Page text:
‘Harnessing’ the ‘dynamic diversity’ of Berlin’s temporary use landscape by urban elites has been carried out concurrently with the eviction of many of the city’s squats. These creative and ‘edgy’ trailblazers, which have long made use of spaces left derelict by the state and capital, are often subject to the brute force of the law by way of eviction (see Vasudevan 2013). Squatters are replaced with creative entrepreneurs whose lack of financial capital is offset by their abundance of cultural capital. This offers the potential of returning financial rewards to property owners but, of course, excludes those urbanites without adequate cultural capital. The new users, however, are in a highly precarious position. In “possession of a thorough aesthetic education” (Deslandes 2013) but without structural mechanisms that would have once supported them, they further a process of economic gentrification that will ultimately price many of them out of the city village they helped create. This process has prompted Andres to call the weak planning stage “the watching stage” (2013: 762). Landowners and the municipal authorities cannot themselves bring about the desired future (i.e. increased rents) so, by way of incentives – short-term rents, relaxed planning policies (e.g. sui generis use lease agreements, late night opening), they invite a creative demographic in and ‘watch’ the de facto regeneration period closely, deciding on the optimal time to step in and employ a more co-ordinated master plan (ibid). Returning to the image of ‘favela chic’, Deslandes criticizes Sterling’s incongruous coupling of ‘favela’ and ‘chic’ for omitting the process of exploitation and exclusion that underpins the temporary urban phenomenon.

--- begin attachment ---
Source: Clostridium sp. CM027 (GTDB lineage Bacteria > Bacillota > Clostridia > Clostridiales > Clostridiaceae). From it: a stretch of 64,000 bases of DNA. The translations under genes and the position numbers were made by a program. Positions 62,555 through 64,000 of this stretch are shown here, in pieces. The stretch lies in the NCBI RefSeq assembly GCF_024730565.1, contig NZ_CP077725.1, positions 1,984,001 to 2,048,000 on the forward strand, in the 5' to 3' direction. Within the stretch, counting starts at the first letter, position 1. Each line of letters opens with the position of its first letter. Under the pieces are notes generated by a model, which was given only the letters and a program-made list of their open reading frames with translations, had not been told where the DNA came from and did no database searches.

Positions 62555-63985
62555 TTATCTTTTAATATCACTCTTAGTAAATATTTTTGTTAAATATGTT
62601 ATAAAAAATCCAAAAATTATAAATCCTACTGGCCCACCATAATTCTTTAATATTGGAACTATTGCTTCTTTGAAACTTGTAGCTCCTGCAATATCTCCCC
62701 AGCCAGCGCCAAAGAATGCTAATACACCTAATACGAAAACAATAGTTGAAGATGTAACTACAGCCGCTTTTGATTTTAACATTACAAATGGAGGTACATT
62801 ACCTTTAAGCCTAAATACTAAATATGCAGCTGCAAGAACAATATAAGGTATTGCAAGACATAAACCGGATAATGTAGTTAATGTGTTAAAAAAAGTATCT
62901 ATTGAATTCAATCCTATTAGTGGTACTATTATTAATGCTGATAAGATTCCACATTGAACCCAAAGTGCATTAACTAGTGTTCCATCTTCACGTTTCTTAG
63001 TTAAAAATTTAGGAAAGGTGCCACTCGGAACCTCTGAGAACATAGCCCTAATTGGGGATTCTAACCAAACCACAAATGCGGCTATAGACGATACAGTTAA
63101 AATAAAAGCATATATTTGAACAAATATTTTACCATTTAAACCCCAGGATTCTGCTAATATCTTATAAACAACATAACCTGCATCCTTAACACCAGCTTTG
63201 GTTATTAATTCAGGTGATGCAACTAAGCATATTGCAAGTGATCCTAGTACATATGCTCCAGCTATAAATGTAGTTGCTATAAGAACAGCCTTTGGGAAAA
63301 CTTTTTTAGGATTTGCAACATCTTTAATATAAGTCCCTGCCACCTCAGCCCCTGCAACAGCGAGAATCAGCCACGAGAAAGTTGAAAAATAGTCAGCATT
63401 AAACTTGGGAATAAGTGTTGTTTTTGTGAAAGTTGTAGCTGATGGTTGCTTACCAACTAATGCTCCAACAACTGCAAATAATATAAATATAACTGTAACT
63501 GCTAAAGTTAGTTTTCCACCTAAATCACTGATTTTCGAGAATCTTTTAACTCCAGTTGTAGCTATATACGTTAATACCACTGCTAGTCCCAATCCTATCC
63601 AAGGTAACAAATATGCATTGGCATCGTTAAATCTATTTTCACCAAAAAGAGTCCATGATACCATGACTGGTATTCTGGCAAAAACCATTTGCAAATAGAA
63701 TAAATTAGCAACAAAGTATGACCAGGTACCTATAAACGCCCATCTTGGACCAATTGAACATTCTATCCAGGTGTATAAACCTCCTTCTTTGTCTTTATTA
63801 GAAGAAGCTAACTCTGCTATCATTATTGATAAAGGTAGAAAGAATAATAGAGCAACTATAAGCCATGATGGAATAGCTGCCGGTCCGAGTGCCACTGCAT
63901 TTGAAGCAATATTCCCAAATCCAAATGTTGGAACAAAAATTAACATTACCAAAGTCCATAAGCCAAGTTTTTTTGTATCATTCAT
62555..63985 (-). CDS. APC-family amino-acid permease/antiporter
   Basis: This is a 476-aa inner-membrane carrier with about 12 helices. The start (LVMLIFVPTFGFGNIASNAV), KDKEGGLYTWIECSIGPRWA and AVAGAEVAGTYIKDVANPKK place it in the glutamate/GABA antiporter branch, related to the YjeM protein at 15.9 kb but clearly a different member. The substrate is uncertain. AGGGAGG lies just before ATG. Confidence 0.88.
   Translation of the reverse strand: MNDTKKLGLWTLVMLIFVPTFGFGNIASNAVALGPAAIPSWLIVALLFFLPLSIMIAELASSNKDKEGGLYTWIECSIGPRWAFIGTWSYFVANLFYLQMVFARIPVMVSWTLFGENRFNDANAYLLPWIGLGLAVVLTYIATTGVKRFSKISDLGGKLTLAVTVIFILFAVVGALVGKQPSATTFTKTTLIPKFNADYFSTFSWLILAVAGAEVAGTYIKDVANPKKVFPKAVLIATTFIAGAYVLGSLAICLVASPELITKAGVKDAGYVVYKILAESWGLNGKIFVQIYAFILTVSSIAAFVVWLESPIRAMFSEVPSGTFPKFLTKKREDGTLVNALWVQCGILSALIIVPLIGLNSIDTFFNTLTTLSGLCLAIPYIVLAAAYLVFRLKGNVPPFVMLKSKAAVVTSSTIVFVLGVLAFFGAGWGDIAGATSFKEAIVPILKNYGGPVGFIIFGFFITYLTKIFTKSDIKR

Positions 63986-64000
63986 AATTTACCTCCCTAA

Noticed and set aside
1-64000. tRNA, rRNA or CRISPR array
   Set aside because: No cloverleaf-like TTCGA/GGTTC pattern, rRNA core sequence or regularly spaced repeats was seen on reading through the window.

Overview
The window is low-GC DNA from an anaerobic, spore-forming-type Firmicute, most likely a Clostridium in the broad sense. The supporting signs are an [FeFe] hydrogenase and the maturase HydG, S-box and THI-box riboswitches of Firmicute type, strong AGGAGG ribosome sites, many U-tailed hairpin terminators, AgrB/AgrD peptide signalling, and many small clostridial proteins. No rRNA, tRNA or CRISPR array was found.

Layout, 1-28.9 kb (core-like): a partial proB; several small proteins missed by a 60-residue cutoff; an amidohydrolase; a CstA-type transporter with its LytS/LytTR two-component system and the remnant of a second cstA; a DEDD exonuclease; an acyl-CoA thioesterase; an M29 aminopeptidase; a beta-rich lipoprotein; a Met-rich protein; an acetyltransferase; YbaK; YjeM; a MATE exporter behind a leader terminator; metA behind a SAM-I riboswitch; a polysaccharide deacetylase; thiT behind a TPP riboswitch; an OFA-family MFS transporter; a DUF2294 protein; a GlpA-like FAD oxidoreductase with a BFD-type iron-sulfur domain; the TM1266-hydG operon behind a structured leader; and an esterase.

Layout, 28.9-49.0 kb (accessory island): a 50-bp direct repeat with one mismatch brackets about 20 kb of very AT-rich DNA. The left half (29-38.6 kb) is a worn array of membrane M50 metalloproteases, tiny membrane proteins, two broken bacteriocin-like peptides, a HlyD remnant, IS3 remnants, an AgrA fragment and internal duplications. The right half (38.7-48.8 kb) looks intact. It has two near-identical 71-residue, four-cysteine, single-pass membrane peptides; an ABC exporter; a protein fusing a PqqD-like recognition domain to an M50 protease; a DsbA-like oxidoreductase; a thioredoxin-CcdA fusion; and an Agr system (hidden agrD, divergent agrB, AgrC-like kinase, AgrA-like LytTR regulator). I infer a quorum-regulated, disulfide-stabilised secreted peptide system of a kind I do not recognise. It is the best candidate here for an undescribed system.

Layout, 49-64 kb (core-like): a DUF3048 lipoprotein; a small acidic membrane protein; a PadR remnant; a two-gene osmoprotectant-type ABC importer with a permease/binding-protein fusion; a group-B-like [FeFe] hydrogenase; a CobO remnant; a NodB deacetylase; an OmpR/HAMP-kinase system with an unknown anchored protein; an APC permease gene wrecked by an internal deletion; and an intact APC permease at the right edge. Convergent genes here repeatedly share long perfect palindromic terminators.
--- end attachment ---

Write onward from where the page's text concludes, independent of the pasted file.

Moving across the Atlantic to the US, Rosdil (2011) paints a more positive picture of this form of cultural-led gentrification. Using the term progressive cities to refer to a raft of progressive policies adopted by a number of US cities she argues that the relatively affluent young workers that follow the creative types into the post-industrial city harbor political preferences that, amongst other things, favour participatory decision-making processes, a congenial approach to catering for non-traditional identities and a “greater responsiveness to the needs of the socially disadvantaged” (ibid: 3472). Rosdil’s point here is that a “culturally unconventional cohort of professionals” that “has rediscovered the charms of city living” (ibid: 3484) has significant political capital, which they are using to pursue a new vision of the urban community based on radically different principles to the profit first logic that has for so long determined the contours of our urban environment.